Mass culls make about as much sense as a human flu control measure consisting of killing an entire community of people when one of them catches flu. It’s a recipe for fostering a population with no immunity at all. In livestock farming, such an approach, if aggressively pursued for several generations, could even lead to the mass collapse of certain sectors of the food animal industry due to lack of resistance to disease.
One potential example is the policy of removing from the herd and killing cattle that react positively to the TB antibody test, even when they are apparently super-healthy. More than one cattle farmer has told me that these cattle invariably proved clear of disease in the compulsory followup post-mortem, suggesting that they had been exposed to TB, developed antibodies (hence the positive test), then recovered. The farmers – under their breath and off-the-record – spoke words to the effect that “Some of us know we are killing the wrong animals. These are often the healthiest animals in the herd.”
Intensive farming is the culprit
The most useful and most-needed approach to bird flu would be to end factory farming of poultry. The gene-edited chicken research has justifiably prompted criticism of industrial poultry farming systems, which are incubators for disease. In response to the new study, regenerative farmer Ajay Vir Jakhar tweeted, “This is what is wrong with the food systems; altering a chicken’s DNA to tackle bird flu, which is a result of industrial scale poultry farming.”
Jakhar’s view is backed by a report by Compassion in World Farming (CiWF), which pointed out that while wild birds have taken much of the blame for spreading bird flu among commercial poultry flocks, “the development of highly pathogenic strains of bird flu lies at the door of factory farming”. The report explained, “Whilst not denying that wild birds, backyard and free range farms naturally play a role in the spread” of bird flu, the overwhelming evidence points towards “other often more important routes of spread – namely the global trade in live poultry and poultry products”.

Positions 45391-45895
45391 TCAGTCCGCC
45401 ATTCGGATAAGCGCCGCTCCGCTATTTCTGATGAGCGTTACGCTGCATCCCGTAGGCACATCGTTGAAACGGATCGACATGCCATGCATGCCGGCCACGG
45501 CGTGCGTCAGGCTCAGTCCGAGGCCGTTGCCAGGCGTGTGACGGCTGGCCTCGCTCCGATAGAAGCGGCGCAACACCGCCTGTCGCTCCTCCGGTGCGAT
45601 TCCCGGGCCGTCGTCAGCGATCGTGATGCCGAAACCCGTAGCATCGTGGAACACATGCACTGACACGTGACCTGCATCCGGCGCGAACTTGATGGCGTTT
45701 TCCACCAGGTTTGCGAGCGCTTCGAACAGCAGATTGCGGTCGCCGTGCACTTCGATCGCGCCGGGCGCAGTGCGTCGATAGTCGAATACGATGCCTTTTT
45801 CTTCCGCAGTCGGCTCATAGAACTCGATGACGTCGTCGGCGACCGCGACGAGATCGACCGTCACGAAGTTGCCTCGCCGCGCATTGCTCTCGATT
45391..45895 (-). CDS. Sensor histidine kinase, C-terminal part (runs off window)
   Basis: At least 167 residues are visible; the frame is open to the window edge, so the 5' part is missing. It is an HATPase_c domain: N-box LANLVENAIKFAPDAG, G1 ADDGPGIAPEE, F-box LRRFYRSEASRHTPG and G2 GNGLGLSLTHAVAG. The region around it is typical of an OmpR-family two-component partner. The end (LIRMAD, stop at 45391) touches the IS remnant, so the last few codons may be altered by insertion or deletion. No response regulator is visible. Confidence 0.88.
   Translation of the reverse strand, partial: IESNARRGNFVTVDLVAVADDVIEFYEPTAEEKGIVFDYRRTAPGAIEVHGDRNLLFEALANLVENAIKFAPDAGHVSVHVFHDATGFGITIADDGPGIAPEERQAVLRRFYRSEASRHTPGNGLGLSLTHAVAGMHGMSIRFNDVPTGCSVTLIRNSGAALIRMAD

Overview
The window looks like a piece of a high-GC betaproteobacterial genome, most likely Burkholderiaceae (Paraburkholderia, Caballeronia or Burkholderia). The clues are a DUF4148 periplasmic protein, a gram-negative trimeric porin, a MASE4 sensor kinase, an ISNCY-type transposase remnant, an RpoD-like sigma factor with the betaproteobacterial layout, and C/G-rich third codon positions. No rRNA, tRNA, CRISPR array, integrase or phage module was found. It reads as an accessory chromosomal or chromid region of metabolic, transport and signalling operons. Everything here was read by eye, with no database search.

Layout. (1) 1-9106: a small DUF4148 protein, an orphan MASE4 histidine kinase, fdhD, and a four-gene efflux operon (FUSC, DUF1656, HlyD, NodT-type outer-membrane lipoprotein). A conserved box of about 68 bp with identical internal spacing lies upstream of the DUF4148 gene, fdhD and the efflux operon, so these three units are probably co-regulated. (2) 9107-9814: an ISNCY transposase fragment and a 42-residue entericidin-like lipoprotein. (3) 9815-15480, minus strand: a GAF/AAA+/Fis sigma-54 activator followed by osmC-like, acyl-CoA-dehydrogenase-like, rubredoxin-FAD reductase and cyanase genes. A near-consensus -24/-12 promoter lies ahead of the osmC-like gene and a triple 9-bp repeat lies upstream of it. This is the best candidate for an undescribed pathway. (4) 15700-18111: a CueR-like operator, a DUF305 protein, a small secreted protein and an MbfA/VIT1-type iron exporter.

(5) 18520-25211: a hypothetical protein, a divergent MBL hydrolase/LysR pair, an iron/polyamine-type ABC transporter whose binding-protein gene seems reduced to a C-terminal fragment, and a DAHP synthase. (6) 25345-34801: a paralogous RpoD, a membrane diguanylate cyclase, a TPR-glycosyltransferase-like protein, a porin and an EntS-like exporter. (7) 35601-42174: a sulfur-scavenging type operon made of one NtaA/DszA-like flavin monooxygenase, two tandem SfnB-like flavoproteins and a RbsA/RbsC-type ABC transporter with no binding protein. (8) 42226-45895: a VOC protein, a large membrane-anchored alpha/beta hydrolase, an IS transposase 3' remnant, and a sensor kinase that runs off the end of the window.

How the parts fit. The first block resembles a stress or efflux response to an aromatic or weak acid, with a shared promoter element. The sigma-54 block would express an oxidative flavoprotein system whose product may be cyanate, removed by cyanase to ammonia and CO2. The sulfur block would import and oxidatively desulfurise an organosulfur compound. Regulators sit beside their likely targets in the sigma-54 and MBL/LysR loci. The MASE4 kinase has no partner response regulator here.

CiWF cites research showing that “The spread of [the bird flu virus] H5N1 from China to Europe, Africa and the Middle East correlates with major road and rail routes rather than bird migratory routes or seasons.”
CiWF concluded, “Keeping massive numbers of poultry on intensive farms worldwide is now coming back to bite us. The solution lies in bringing an end to factory farming and the conditions that can act as a disease pressure cooker, instead rearing animals using humane and sustainable farming methods.”
There is a real risk that in the unlikely event that the GM gene-edited chicken approach were found to work, it would simply encourage and facilitate the type of intensive farming and inhumane conditions that led to the bird flu epidemic in the first place.
CiWF’s report was published in 2007. The Guardian published an excellent article about it, emphasising the report’s demand for “a radical restructuring of the industry to raise healthier birds in better environments”. Yet it seems that the more influential sectors of society have learned little about disease prevention, instead choosing to hype risky and unproven GM approaches that threaten to perpetuate animal suffering and even to spark another human pandemic.
What the new research really tells us
The ”concept” that the new research “proves” can be interpreted in one of two ways. If you strongly believe in the potential of GM to solve the bird flu problem, you could conclude that if a huge amount more work and money is poured into this research line, scientists might succeed in manipulating enough genes to confer sustained resistance to the virus without making the birds themselves non-viable. But our own interpretation is probably more realistic: A single-gene approach to conferring robust viral resistance will never work, a multi-gene approach carries a high risk of creating serious health and welfare issues in the birds, and scientists are still very far from their goal of developing bird flu-resistant flocks through GM.